- In Search of the Christian Buddha: How an Asian Sage Became a Medieval Saint by Donald S. Lopez Jr. and Peggy McCracken
The "story of a story," Donald S. Lopez Jr. and Peggy McCracken's book traces the transmission history of the popular medieval tale of Barlaam and Josaphat.1 The tale spawned many translations and was made into plays. Bits were appropriated in later works, including Shakespeare's The Merchant of Venice. Furthermore, Pope Sixtus V authorized a feast day for saints Barlaam and Josaphat. Such facts indicate the great influence of the story generally, but Barlaam and Josaphat is of special interest to Buddhist-Christian studies because it essentially recasts the legend of Siddhartha as the story of a Christian saint, Prince Josaphat. In Lopez and McCracken's work, not only do we see how the Buddhist story is Christianized, but we also see how the Christianized story continues to evolve.
This book sheds light on the ways that religions use others' resources (sometimes unawares) to convey both their own, as well as shared, truths. However, as [End Page 277] G. MacQueen has noted, the irony is that borrowing resources from others can lead sometimes, as it did in this tale's case, to using those resources against others. Once the sources used to condemn the others are recognized as deriving from those others, though, the condemnation is exposed as questionable. More positive possibilities for conceptualizing the relations among traditions and for formulating responses to others can then emerge.2 One of the watershed moments in the tale's evolution, therefore, occurs when it becomes better known in the nineteenth century that Saint Josaphat's story came from that of the Buddha.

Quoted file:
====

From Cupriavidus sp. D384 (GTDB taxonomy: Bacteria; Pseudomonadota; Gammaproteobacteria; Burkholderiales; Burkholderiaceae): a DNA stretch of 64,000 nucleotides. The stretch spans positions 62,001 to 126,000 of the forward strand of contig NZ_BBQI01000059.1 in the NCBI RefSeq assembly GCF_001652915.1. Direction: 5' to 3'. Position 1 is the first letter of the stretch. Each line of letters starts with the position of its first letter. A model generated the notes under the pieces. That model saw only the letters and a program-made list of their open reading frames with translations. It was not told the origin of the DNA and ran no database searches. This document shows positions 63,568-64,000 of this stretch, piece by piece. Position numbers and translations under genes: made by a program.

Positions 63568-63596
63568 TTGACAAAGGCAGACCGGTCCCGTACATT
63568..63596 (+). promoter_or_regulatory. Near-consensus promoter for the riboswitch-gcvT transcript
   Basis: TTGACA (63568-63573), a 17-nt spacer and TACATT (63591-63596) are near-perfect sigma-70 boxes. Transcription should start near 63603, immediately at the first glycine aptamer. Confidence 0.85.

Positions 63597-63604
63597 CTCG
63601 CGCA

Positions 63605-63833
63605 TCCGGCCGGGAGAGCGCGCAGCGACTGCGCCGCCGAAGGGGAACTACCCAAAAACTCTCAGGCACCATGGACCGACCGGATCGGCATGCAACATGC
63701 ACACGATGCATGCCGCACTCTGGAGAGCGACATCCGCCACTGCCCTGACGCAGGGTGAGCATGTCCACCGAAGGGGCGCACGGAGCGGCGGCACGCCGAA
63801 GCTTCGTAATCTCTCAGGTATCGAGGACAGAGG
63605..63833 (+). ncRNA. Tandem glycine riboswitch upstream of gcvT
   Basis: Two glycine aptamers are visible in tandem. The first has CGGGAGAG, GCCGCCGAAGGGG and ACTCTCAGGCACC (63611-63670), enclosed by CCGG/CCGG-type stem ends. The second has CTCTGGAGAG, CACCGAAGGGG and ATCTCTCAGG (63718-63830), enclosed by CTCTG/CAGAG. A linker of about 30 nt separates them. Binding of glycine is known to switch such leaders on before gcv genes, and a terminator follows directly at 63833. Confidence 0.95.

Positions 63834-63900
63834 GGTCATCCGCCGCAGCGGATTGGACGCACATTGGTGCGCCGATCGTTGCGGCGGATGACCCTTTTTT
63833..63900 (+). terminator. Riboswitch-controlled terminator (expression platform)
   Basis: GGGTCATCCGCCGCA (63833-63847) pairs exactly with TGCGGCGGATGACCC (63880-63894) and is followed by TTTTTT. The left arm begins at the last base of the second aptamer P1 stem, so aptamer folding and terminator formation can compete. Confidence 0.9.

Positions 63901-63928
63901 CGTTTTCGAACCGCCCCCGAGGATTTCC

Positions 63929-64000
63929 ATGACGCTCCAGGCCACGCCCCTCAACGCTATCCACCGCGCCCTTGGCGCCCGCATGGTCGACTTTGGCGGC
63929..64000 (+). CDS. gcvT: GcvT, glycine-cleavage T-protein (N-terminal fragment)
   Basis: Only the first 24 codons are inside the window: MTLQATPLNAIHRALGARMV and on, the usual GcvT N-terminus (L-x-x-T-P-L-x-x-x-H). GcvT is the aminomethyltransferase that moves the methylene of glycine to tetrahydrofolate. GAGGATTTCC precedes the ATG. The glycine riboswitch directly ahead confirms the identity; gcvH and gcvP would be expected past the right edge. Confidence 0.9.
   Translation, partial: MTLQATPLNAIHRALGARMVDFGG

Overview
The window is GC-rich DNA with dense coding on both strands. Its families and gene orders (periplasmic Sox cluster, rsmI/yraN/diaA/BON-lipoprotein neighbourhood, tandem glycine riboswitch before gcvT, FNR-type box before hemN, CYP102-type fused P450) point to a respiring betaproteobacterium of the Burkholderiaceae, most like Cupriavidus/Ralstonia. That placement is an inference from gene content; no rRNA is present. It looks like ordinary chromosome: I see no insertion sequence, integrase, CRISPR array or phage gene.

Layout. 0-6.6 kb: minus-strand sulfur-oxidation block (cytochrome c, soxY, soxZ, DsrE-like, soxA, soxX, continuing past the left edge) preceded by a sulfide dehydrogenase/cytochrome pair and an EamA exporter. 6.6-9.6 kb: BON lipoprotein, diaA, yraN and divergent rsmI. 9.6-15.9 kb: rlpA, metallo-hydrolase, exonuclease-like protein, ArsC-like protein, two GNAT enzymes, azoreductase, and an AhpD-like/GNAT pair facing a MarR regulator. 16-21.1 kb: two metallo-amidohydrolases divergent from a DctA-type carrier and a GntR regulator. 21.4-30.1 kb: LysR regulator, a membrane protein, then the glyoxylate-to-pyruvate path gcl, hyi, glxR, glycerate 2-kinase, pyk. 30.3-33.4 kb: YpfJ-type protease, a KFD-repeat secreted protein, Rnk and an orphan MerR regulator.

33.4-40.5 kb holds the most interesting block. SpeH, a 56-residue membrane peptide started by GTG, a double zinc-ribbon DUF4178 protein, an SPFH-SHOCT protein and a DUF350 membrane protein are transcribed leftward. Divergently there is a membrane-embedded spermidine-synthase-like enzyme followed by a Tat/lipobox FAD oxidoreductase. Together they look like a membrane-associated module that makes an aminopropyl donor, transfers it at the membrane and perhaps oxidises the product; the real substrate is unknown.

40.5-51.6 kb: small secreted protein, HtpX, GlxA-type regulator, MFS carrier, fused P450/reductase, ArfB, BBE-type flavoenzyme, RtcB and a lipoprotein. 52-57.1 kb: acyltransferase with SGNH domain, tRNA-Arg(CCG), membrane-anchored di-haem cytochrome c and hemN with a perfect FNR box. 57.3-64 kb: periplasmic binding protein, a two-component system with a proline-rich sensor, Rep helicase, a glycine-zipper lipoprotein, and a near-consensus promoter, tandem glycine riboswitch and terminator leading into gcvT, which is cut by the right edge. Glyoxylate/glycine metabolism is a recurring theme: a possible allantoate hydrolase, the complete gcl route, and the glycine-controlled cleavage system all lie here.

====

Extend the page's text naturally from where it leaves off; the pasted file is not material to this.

The book's tracing of the tale's history begins long before this, focusing first on the Buddha legends as told in Asia. Chapter 2 then traces how the story of Prince Siddhartha begins to develop into the tale that is eventually called Barlaam and Josaphat. The Buddha's life story traveled on the Silk Road and was probably translated into Middle Persian in present-day Iran. Although that translation is not extant, it is believed to have been the source for the Arabic Bilawhar and Būdhāsaf. The Arabic editions, associated with Shi'a sects and composed during the Abbasid era, introduce a key new figure, Bilawhar (the Barlaam role), as a teacher of the prince, in contrast to the Indian texts in which the prince discovers nirvana on his own. The Arabic editions also insert new material in the form of lengthy debates between the prince and his father. These modifications allow this version to weave in parables and sermons from Arabic literature that urge the prince to pursue an ascetic lifestyle and accept the teaching of prophets, including one named al-Budd. (Thus, the Buddha appears in the Arabic story both as the prophet al-Budd and as Prince Būdhāsaf.) Mostly, the Arabic story uses the Buddha legend as a frame in order to include teachings that promote values thought to be compatible with Islam, including worship of God, although the religion championed is referred to only as "the Religion" (p. 61).
A son is born to a king who tries to shelter the son and prevent his religious quest (as in the Buddha legend), but here the king actively persecutes the religion that his son eventually embraces. Similar to the Buddha legend, astrologers foretell the son's future, and the son's expeditions beyond the palace have elements that resemble Siddhartha's encounter with the four sights. At one point the king attempts to use seductive women to lure his son away from his chosen religion, recalling an episode from the Buddha's story. Also similar, in the Arabic text, before the prince permanently renounces the world, he produces an heir, but here the son becomes not a monk but a ruler. The chapter concludes that the Arabic version seems to use the...